New Way of Wooing (1) (The)
X:1 T:New way of Wooing , The M:C| L:1/8 R:Country Dance B:Wright's Compleat Collection of celebrated country Dances (1740, p. 9) Z:AK/Fiddler's Companion K:D A2|F2A4 de|f4 e2d2|B4 A2F2|E6 A2| F2 A4 de|f4 e2d2|A2B2A2F2|D6:| A2|A2F2 B-cd-B|F2A2 B-cd-B|F2A2 B-cd-B|e2 E4A2| F2A2 B-cd-B|F2A2 B-cd-B|F2A2 B-cd-B|d2D2D2A2| F2A2 B-cd-B|F2A2 B-cd-B|F2A2 B-cd-B|e2E2E2 fg| a2 gf g2 fe|f2 ed c2 BA|Bc d2A2F2|d6||
NEW WAY OF WOOING , THE. AKA and see "Cocks Louns walie hoyn," "I Cannot Ken my own house." Scottish, English, American; Country Dance Tune (2/4 time). England, Northumberland; USA, Massachusetts. D Major. Standard tuning (fiddle). AB. The title may be a reference to Thomas Passinger's The Academy of complements, or, A new way of wooing wherein is variety of love-letters, very fit to be read of all young men and maids, that desire to learn the true way of complements, printed in London in 1685; however, there are also other 17th century publications and songs that have the phrase in the title. The melody sounds Scottish. Some of the earlier printings of the tune can be found in dancing master Daniel Wright's collection of c. 1740 (p. 9) and John Walsh's Caledonian Country Dances .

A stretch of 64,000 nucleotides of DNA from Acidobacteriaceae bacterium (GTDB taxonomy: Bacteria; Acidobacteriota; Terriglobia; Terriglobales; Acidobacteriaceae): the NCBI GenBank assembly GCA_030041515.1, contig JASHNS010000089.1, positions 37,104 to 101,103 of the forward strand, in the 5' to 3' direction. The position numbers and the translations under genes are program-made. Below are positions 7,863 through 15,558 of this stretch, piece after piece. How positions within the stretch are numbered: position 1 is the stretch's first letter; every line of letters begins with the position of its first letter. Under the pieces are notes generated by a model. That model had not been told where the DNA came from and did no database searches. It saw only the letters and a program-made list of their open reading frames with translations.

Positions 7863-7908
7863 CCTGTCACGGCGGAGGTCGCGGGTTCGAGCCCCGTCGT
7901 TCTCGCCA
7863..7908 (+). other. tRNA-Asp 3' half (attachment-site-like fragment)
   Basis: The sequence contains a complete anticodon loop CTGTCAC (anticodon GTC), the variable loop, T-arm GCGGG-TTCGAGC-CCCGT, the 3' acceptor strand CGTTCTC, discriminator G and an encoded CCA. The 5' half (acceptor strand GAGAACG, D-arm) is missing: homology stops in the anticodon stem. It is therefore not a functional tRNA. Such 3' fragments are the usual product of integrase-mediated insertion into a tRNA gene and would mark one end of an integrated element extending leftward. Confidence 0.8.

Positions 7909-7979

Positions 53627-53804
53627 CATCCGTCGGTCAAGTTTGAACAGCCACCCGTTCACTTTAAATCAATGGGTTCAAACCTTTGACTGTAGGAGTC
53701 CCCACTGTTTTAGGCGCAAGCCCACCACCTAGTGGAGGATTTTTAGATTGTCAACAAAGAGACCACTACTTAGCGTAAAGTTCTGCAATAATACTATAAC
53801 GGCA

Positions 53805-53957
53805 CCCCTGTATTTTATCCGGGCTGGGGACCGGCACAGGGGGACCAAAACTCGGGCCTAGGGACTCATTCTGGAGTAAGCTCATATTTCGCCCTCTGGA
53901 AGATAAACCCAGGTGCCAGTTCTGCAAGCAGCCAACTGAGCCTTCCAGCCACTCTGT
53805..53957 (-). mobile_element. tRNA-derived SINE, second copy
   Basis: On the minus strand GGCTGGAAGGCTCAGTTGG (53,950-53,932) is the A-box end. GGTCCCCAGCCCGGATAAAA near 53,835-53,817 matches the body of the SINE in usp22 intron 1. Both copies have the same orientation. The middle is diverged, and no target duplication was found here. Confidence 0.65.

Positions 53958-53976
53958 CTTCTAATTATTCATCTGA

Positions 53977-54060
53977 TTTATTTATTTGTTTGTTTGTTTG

"New Way of Wooing " is one of the "missing tunes" from William Vickers' 1770 manuscript of dance melodies popular in Northumberland, but it is contained in the music copybook of Joseph Barnes (Carlisle, 1762). In America, it appears in Whittier Perkins' violin copybook MS (Massachusetts, 1790) which is reproduced in facsimile on p. 39 of Music in Colonial Massachusetts, I, 1980.